If this sounds like something that might interested you, check it out in your favourite online bookstore (Amazon, B&N, iBooks, Kobo). ALSO! If OTHER books are things you are interested in, you can enter below for a $50 Amazon gift card, open internationally! WOO BOOKS! WOO INTERNATIONAL! WOO **INTERNATIONAL TRAVEL**!!!!!!!

…Yup, I think that’s my sanity used up for the day. Sorry ’bout that. Still. Go enter the giveaway. $50 of books = yay, amirite? 🙂

a Rafflecopter giveaway

Ye Olde Drawer Novels (Repost)

I read this fantastic article the other day about drawer novels. If you have a minute to spare, definitely go read it – and make sure you check out the comments, where people have to give a 25 word (or less) description of a novel they’ve drawered. There are some hilarious ones there – it’ll make you feel better about your own, I promise 😉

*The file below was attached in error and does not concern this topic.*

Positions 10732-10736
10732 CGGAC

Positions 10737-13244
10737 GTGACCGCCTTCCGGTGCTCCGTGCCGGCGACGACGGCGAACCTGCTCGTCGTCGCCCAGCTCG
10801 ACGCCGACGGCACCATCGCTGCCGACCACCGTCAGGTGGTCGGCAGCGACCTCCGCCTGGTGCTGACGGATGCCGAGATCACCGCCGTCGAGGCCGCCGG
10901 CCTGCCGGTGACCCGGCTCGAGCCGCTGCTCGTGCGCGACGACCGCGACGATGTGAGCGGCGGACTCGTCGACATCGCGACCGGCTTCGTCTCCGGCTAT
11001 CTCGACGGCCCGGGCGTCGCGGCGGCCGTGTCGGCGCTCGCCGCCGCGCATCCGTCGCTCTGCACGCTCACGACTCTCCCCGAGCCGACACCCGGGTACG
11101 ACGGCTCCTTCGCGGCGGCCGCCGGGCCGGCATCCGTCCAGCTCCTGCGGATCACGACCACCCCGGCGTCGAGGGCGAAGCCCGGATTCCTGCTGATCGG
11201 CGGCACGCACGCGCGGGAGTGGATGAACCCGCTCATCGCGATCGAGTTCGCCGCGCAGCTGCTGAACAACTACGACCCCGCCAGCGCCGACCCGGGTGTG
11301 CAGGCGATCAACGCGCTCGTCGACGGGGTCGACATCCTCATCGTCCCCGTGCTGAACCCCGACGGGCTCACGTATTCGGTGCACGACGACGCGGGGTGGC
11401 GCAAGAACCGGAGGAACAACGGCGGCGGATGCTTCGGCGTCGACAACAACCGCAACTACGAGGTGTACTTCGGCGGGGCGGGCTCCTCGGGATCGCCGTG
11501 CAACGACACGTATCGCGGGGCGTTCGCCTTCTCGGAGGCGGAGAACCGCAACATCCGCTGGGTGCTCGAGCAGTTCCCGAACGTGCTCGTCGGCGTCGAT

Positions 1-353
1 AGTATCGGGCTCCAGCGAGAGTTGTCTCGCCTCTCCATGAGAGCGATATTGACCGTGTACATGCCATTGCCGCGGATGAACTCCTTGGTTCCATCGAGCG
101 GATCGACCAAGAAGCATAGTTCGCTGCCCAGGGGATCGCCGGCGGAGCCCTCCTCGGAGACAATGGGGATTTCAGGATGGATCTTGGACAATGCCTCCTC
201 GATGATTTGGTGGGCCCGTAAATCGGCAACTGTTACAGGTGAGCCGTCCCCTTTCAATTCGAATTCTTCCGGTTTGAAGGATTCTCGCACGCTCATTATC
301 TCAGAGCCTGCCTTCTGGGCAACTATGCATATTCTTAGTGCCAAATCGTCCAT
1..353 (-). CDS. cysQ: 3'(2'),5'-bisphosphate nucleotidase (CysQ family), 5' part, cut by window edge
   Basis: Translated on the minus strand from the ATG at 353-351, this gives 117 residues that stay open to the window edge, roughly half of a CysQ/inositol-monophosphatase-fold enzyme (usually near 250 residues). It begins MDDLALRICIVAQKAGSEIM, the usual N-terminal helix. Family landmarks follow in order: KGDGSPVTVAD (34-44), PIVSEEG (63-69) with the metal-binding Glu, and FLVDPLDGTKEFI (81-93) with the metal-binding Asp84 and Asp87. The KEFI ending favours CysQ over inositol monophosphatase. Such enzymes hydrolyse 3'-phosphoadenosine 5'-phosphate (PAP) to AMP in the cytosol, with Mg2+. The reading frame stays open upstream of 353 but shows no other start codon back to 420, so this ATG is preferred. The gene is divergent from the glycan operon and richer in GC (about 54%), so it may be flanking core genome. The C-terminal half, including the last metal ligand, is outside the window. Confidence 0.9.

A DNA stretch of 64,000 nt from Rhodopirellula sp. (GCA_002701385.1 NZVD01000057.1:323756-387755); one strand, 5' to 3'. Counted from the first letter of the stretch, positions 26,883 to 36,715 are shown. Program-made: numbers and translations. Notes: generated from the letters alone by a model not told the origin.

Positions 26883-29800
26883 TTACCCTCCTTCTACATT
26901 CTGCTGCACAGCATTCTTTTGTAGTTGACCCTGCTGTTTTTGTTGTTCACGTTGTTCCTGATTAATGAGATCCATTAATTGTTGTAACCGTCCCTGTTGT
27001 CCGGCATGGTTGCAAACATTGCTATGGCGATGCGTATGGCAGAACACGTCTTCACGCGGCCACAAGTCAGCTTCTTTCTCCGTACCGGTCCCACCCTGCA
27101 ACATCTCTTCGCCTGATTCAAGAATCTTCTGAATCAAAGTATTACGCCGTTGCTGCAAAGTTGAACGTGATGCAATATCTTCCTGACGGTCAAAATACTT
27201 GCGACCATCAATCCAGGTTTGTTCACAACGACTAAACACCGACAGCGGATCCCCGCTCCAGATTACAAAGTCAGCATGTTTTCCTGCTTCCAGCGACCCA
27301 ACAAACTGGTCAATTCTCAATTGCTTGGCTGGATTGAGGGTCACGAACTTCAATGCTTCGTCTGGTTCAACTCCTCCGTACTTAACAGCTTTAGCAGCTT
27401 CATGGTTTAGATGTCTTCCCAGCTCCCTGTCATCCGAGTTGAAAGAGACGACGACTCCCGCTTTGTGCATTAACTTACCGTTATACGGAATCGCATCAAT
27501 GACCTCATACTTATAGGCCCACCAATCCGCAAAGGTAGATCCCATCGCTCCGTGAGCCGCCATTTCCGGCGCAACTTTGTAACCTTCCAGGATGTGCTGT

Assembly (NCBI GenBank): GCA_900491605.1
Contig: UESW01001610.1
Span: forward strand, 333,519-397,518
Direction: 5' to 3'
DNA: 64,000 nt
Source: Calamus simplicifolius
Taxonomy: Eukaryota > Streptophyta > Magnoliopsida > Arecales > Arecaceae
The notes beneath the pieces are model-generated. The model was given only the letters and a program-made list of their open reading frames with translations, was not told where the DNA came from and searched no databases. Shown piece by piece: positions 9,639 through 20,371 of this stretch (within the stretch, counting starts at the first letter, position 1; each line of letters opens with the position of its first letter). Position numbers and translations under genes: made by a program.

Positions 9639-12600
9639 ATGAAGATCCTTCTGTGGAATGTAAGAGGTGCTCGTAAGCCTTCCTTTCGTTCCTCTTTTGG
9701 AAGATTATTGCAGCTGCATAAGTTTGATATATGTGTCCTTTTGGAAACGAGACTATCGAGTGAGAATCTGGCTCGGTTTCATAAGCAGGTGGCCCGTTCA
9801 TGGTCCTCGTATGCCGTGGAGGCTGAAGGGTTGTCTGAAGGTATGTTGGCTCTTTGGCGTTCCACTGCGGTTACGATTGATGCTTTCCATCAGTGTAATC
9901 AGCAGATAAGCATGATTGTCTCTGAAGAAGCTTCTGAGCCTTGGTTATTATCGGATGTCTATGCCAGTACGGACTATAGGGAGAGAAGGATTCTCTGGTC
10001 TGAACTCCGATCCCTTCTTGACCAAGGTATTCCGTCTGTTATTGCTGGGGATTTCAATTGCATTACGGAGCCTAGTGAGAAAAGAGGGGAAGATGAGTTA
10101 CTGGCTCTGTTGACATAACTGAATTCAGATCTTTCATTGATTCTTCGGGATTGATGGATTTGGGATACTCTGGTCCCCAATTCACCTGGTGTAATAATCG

I have two questions today: Firstly, what are drawer novels? And secondly, how do you know you have one?

In other words, when and how can you tell that it’s time to give up on a story, shelve it, and move on?

The term ‘drawer novel’ comes from the idea that we all have novels that are (or should be) shoved in a drawer, never to see the light of day again. They’re often our first attempts at writing, although not always, and they’re often tragically melodramatic, full of plots holes and clichés and Bad Ideas that lulled us into a false sense of security.

That’s what a drawer novel is; but how do you know you have one?

This is a tricky question for me, because I love editing. I can tinker pretty endlessly with a story, which has two implications here: 1) I run the risk of never actually ceasing the editing, and so I never end up getting the necessary time away from the story to develop distance, which is requisite to being able to judge the story’s merit; and 2) I find it hard to write off any idea, because I know that with sufficient tweaking (read: editing ;)), anything can work.